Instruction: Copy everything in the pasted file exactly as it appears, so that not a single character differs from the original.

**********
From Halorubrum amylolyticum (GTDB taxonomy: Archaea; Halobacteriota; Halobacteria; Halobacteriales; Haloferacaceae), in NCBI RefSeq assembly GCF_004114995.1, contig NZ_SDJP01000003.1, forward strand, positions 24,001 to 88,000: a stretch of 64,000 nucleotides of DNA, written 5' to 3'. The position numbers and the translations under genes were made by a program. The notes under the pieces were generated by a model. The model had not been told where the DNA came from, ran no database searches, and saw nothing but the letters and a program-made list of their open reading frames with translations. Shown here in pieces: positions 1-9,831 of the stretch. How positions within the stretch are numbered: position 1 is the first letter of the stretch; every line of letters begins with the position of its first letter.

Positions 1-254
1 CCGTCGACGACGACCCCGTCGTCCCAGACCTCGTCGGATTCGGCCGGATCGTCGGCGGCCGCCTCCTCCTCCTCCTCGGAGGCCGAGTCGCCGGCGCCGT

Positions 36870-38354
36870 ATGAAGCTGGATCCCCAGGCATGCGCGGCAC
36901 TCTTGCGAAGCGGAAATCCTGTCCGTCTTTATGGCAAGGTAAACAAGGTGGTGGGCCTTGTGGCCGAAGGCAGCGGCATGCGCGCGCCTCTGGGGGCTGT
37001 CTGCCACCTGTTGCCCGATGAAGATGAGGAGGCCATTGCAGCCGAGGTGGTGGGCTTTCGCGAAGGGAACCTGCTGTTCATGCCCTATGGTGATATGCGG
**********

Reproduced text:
From Halorubrum amylolyticum (GTDB taxonomy: Archaea; Halobacteriota; Halobacteria; Halobacteriales; Haloferacaceae), in NCBI RefSeq assembly GCF_004114995.1, contig NZ_SDJP01000003.1, forward strand, positions 24,001 to 88,000: a stretch of 64,000 nucleotides of DNA, written 5' to 3'. The position numbers and the translations under genes were made by a program. The notes under the pieces were generated by a model. The model had not been told where the DNA came from, ran no database searches, and saw nothing but the letters and a program-made list of their open reading frames with translations. Shown here in pieces: positions 1-9,831 of the stretch. How positions within the stretch are numbered: position 1 is the first letter of the stretch; every line of letters begins with the position of its first letter.

Positions 1-254
1 CCGTCGACGACGACCCCGTCGTCCCAGACCTCGTCGGATTCGGCCGGATCGTCGGCGGCCGCCTCCTCCTCCTCCTCGGAGGCCGAGTCGCCGGCGCCGT

Positions 36870-38354
36870 ATGAAGCTGGATCCCCAGGCATGCGCGGCAC
36901 TCTTGCGAAGCGGAAATCCTGTCCGTCTTTATGGCAAGGTAAACAAGGTGGTGGGCCTTGTGGCCGAAGGCAGCGGCATGCGCGCGCCTCTGGGGGCTGT
37001 CTGCCACCTGTTGCCCGATGAAGATGAGGAGGCCATTGCAGCCGAGGTGGTGGGCTTTCGCGAAGGGAACCTGCTGTTCATGCCCTATGGTGATATGCGG